What are License and Permit Surety Bonds?

License and Permit (L&P) bonds are the most common type of commercial surety bonds. L&P bond requirements are derived from statutes, codes, and ordinances, which are enacted by regulatory bodies at various levels. Governmental authorities require a licensee or permitee to post a bond as a condition of the business licensing or permit process.

L&P bonds guarantee the bond principal will perform according to the applicable statute, code or ordinance. Laws dictate the bond details, like the amount of the bond, conditions for when the bond is needed, and the guarantees the bond provides. For example, L&P bonds might guarantee the principal will pay taxes or fines, or that the principal will perform or not perform certain actions.

Four Classes of L&P Bonds

  • Regulatory/Compliance
  • Public Safety
  • Public Protection
  • Financial Guarantee

To see what bond types are required in your state or municipality, visit the Merchants Bonding Company Hub™.


The underwriting requirements for L&P bonds are largely determined by what the guarantees are. Most compliance bonds at $25,000 and under are instant issue bonds. To underwrite financial guarantee bonds, we typically require a credit check and financial statements.

How do I get a Surety Bond?

Surety bonds are issued by Merchants Bonding Company (Mutual) through insurance agents. Contact your local insurance agent or use our Find an Agent tool. They will guide you through the process, informing you of what documents and information are needed by the surety (Merchants Bonding Company (Mutual)) to underwrite your bond.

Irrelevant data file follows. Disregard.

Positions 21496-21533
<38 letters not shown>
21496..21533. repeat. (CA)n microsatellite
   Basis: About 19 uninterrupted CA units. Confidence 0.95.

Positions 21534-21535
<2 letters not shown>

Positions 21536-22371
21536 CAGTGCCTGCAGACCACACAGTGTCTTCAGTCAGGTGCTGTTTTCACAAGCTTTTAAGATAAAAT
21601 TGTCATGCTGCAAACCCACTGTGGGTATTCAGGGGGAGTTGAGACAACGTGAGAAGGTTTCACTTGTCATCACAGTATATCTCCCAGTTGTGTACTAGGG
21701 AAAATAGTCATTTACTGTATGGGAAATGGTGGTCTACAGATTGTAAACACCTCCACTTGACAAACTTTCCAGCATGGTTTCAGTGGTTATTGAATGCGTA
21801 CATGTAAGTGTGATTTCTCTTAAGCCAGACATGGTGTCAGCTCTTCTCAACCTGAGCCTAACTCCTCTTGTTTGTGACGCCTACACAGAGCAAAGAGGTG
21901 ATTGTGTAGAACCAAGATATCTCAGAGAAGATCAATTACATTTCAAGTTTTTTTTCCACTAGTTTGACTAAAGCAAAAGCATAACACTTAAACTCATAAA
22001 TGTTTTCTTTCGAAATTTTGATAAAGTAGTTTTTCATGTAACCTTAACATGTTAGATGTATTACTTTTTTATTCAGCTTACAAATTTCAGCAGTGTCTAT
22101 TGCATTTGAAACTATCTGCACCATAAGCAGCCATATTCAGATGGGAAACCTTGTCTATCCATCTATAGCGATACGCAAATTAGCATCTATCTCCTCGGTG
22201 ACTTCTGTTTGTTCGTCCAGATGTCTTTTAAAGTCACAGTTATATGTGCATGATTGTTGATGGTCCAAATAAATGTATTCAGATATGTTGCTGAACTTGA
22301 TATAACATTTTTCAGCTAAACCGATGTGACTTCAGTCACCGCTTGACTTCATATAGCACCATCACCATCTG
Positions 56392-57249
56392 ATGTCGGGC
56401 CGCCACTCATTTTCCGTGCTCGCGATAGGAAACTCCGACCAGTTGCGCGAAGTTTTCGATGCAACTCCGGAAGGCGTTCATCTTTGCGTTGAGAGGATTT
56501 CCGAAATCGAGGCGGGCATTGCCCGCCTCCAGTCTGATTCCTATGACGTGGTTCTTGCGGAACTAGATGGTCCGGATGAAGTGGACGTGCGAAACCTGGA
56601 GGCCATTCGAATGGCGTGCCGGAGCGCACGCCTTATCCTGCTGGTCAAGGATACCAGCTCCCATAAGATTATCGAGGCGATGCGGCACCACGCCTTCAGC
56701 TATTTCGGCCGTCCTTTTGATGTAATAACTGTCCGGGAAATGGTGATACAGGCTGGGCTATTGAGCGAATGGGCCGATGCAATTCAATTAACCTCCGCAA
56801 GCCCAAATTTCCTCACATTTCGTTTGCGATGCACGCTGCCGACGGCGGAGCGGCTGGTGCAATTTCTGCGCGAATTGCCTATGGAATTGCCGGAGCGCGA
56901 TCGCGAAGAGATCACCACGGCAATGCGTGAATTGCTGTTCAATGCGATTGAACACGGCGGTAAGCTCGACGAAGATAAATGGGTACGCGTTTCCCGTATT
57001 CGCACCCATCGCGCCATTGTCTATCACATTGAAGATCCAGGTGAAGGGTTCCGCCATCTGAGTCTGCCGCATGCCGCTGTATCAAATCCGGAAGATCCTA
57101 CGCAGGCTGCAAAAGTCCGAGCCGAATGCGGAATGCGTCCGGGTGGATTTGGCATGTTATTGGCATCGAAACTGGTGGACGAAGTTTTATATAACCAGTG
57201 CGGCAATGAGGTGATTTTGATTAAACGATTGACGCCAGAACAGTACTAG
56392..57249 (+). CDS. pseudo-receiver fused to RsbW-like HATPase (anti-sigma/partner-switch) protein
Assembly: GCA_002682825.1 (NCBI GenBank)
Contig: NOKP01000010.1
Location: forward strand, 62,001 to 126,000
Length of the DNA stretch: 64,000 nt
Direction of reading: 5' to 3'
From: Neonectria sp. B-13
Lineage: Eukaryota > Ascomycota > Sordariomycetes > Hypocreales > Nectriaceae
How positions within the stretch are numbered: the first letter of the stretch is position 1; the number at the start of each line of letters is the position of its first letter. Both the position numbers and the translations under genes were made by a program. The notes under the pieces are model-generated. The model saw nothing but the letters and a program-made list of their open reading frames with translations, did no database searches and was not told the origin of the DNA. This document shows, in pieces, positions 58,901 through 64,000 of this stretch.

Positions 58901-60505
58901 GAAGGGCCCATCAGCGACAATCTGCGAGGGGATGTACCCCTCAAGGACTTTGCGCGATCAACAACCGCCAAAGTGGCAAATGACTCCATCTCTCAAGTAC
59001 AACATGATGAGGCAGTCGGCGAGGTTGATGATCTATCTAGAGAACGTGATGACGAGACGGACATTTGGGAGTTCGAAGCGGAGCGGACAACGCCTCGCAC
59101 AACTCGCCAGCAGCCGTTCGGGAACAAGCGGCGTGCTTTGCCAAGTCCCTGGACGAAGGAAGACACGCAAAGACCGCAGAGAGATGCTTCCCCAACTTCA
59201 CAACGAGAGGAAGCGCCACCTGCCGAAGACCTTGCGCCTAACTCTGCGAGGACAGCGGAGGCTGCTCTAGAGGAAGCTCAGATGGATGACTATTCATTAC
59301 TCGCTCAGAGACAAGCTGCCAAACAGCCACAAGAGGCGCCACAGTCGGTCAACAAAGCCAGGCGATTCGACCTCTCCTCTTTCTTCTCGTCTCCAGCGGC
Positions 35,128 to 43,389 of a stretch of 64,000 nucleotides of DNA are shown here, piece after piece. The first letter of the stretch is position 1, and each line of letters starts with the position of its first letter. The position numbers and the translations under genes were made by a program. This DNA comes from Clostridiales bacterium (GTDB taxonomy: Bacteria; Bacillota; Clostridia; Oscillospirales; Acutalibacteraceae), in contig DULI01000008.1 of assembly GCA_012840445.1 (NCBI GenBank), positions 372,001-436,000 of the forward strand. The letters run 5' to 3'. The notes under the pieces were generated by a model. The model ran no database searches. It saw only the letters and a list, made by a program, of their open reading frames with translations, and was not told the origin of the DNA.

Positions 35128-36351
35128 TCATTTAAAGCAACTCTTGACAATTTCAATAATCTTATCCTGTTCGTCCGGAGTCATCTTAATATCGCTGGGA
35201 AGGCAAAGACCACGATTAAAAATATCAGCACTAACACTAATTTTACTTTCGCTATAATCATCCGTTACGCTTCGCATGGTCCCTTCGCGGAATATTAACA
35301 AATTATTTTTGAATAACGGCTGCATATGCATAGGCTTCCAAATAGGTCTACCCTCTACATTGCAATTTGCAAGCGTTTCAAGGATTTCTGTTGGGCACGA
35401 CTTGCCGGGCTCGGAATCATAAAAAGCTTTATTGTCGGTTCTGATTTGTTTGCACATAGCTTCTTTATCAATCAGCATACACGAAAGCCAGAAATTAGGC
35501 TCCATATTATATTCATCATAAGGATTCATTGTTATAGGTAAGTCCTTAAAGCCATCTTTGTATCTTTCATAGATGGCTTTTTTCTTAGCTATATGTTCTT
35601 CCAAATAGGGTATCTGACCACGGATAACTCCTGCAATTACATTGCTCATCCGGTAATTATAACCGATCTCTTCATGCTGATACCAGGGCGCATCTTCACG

What is a Surety Bond?

A surety bond is a three-party agreement that ensures the fulfillment of a commitment or contract. For instance, the surety (Merchants Bonding Company (Mutual)) may provide a surety bond to a construction company (the principal) which is required by the state (the obligee), ensuring the construction company will perform the duties as outlined in the contract. In bonding the construction company, Merchants assumes the risk should the company default or not fulfill their contract. A surety bond is different from traditional insurance in that the principal is obligated to pay back the surety company on any claims paid out.


All information provided is subject to change.